Airbus has started painting the A350 but has decided against a traditional "rollout" for its newest jet.
Airbus seems to have bowed to the increasingly pragmatic mood of an industry sobered by delays and technical mishaps, by deciding against the sort of fanfare seen eight years ago for the launch of the A380 superjumbo, an industry.
The first coat of paint in Airbus livery should be ready on the A350 next week, people familiar with the project say.
After that, the high-tech carbon-composite jet will be all dressed up with nowhere to go until the first flight, which most industry sources expect in late June or early July.
The lack of pomp reflects growing emphasis on project "execution" after Airbus, Boeing and other manufacturers endured multiple delays and problems culminating in the three-month grounding of Boeing's 787 Dreamliner earlier this year.
Asked recently whether Airbus would hold an A350 rollout ceremony, Airbus chief executive Fabrice Bregier told Reuters: "Probably not. We'll go straight to our first flight."
For years, aerospace manufacturers have vied to produce lavish rollouts to show off their latest creations, seen as an important step in the marketing of a new plane.
Airbus and Boeing threw giant parties for the A380 superjumbo and 787 Dreamliner, but the celebrations turned into a costly hangover when both projects were later delayed. Boeing was criticised for displaying a partially completed shell.
"The rollout concept perhaps became a bit devalued by the presentation of an empty 787 with the wrong fasteners and no cockpit," says Agency Partners analyst Nick Cunningham.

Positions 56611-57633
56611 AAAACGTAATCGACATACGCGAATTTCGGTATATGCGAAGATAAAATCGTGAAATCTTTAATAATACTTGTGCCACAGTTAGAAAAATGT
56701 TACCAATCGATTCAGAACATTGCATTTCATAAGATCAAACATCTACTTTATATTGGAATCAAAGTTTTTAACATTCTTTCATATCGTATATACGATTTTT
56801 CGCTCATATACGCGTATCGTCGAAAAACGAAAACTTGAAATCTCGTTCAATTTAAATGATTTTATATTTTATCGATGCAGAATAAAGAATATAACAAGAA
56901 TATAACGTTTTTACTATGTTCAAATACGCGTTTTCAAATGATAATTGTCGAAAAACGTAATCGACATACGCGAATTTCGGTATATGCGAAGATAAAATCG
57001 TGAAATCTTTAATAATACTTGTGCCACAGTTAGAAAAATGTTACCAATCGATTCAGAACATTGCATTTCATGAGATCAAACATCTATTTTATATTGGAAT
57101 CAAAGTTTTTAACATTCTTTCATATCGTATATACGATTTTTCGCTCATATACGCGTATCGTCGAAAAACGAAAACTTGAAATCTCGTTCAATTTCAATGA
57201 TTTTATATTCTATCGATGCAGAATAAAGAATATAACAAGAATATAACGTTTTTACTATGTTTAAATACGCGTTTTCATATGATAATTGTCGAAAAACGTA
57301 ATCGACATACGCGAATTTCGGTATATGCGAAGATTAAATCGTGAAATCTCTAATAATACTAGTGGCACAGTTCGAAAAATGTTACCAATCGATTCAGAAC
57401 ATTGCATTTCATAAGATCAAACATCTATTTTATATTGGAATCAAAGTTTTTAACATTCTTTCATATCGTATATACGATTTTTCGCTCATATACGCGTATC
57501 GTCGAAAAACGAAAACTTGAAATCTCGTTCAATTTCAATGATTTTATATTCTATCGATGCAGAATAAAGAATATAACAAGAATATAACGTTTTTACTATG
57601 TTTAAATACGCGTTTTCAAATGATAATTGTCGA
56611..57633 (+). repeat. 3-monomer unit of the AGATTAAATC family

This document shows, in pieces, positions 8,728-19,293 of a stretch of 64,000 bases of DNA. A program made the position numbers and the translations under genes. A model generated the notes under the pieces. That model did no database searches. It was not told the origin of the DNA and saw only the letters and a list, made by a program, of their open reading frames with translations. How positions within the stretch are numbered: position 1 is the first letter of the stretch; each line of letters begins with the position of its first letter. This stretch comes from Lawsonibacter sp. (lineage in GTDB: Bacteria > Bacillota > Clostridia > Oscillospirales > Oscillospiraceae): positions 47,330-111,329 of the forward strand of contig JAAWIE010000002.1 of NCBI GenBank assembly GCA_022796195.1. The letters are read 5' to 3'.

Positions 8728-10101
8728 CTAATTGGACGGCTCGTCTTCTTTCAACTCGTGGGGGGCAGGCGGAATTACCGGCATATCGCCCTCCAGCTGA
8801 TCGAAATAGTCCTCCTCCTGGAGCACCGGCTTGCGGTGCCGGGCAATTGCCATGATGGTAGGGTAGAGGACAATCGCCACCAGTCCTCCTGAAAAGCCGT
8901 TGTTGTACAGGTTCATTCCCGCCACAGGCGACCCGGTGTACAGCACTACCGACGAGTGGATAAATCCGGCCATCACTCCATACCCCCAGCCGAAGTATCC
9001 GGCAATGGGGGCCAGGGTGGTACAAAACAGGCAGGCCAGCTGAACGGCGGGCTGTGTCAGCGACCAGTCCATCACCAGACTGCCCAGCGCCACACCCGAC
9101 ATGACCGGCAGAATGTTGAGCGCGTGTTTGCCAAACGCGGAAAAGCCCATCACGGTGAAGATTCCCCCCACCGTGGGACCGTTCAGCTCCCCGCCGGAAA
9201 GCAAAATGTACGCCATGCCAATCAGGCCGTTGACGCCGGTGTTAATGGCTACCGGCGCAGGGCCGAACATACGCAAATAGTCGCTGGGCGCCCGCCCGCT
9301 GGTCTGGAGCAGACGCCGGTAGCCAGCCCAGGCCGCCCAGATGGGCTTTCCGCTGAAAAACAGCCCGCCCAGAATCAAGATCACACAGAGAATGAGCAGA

"Historically, rollouts have been a great way of raising the profile of a new airliner. But it is understandable if Airbus feels that a first flight event can serve that purpose more effectively," says Andrew Doyle, Editor of Flight Daily News.
With Airbus already describing the A350 schedule as "challenging", the company is also seen as wary of giving customers the impression it is being distracted – having held an inauguration for the A350 assembly plant just six months ago.
The outspoken chief executive of Qatar Airways, the jet's launch customer, has criticised Airbus and Boeing over delays and said this week the 787 grounding had cost it $200m.
The jet’s first flight's timing may disappoint enthusiasts hoping to see the jet, developed at an estimated $15bn, at the Paris air show on June 17-23.
Bregier has said he will not be tied to PR deadlines after slowing the project to weed out any glitches. Airbus says the A350 will enter service on time, however, in mid-2014.
The CSeries jet, rolled out by Canada's Bombardier in March, is also expected to miss the Paris show, which is likely to be dominated by a return of popular Russian fighter displays.